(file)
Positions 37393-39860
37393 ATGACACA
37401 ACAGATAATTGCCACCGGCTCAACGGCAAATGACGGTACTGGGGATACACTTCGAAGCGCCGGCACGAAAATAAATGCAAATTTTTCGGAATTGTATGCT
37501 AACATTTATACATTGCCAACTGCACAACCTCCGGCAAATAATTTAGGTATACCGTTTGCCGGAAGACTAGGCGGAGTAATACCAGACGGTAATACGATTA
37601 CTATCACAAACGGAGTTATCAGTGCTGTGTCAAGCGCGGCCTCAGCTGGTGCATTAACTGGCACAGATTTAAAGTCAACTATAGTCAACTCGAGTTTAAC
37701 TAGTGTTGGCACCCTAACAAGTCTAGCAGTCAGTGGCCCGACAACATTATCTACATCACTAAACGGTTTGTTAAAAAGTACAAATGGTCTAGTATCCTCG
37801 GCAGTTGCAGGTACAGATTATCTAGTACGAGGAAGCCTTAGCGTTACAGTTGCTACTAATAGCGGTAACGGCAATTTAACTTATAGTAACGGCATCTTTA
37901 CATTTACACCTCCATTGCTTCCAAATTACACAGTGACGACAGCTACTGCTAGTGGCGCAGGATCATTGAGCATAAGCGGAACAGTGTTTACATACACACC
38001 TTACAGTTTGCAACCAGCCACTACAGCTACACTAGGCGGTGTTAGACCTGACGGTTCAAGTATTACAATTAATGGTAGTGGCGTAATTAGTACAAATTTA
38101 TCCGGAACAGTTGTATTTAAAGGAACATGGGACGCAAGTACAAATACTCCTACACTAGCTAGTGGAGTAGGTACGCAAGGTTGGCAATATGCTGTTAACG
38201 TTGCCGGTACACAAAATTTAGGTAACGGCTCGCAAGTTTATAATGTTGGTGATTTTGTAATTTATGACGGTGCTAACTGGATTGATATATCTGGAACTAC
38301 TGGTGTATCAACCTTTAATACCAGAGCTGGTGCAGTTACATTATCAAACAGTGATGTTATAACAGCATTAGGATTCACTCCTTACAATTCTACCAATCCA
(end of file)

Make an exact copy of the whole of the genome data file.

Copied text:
Positions 37393-39860
37393 ATGACACA
37401 ACAGATAATTGCCACCGGCTCAACGGCAAATGACGGTACTGGGGATACACTTCGAAGCGCCGGCACGAAAATAAATGCAAATTTTTCGGAATTGTATGCT
37501 AACATTTATACATTGCCAACTGCACAACCTCCGGCAAATAATTTAGGTATACCGTTTGCCGGAAGACTAGGCGGAGTAATACCAGACGGTAATACGATTA
37601 CTATCACAAACGGAGTTATCAGTGCTGTGTCAAGCGCGGCCTCAGCTGGTGCATTAACTGGCACAGATTTAAAGTCAACTATAGTCAACTCGAGTTTAAC
37701 TAGTGTTGGCACCCTAACAAGTCTAGCAGTCAGTGGCCCGACAACATTATCTACATCACTAAACGGTTTGTTAAAAAGTACAAATGGTCTAGTATCCTCG
37801 GCAGTTGCAGGTACAGATTATCTAGTACGAGGAAGCCTTAGCGTTACAGTTGCTACTAATAGCGGTAACGGCAATTTAACTTATAGTAACGGCATCTTTA
37901 CATTTACACCTCCATTGCTTCCAAATTACACAGTGACGACAGCTACTGCTAGTGGCGCAGGATCATTGAGCATAAGCGGAACAGTGTTTACATACACACC
38001 TTACAGTTTGCAACCAGCCACTACAGCTACACTAGGCGGTGTTAGACCTGACGGTTCAAGTATTACAATTAATGGTAGTGGCGTAATTAGTACAAATTTA
38101 TCCGGAACAGTTGTATTTAAAGGAACATGGGACGCAAGTACAAATACTCCTACACTAGCTAGTGGAGTAGGTACGCAAGGTTGGCAATATGCTGTTAACG
38201 TTGCCGGTACACAAAATTTAGGTAACGGCTCGCAAGTTTATAATGTTGGTGATTTTGTAATTTATGACGGTGCTAACTGGATTGATATATCTGGAACTAC
38301 TGGTGTATCAACCTTTAATACCAGAGCTGGTGCAGTTACATTATCAAACAGTGATGTTATAACAGCATTAGGATTCACTCCTTACAATTCTACCAATCCA